Republic (Cicero; excerpt)




By Cicero

54–51 B.C.

[Cicero. De Republica. Translated by Thomas L. Pangle. Princeton, N.J.: The Witherspoon Institute. 2011. Book 3, section 33.]


Laelius the Stoic speaking:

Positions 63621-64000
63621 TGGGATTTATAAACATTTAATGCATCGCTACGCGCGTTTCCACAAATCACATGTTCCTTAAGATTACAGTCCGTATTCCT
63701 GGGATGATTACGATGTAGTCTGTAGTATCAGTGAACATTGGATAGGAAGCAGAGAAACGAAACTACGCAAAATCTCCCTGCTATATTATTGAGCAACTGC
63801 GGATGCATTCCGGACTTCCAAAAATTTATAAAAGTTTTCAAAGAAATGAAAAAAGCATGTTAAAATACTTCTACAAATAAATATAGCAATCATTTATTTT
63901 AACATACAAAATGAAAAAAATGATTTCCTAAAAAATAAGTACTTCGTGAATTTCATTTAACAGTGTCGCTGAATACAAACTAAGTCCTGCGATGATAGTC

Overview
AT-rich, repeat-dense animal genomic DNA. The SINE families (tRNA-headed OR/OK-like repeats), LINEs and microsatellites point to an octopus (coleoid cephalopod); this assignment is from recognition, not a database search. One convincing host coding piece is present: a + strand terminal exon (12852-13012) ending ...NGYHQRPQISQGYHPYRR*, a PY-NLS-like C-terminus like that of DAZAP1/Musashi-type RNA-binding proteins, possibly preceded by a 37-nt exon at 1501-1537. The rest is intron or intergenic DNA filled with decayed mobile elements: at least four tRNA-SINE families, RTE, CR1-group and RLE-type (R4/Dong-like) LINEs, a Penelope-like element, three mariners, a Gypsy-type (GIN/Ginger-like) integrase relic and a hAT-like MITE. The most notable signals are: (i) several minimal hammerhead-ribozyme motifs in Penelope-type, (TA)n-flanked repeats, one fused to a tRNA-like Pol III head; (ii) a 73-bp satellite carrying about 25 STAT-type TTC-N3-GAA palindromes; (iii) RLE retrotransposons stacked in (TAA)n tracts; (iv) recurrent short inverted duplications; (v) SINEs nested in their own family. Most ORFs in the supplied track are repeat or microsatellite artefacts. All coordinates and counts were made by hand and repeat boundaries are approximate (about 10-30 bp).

True law is right reason congruent with nature, diffused in all, constant, sempiternal, which calls with commandments to duty and deters with prohibitions from wrongdoing; it is not ineffective in its commands and prohibitions to men of probity, but it does not move men without probity by its commands and prohibitions. It is not permitted either to try to alter this law or to derogate from it, and it is not possible to abrogate it. We cannot be freed from this law by senate or populace, and we need not seek anyone else to explain or interpret it; and there will not be a different law of Rome, a different law of Athens, or different laws now and different laws in time to come, but for all nations and all times one sempiternal and immutable law, and one god who is like a teacher and emperor for all in common, who is of this law the maker, promulgator and judge. He who disobeys flees himself, and, denying human nature, suffers thereby the worst punishments, even if he escapes what are supposed to be the other penalties . . .

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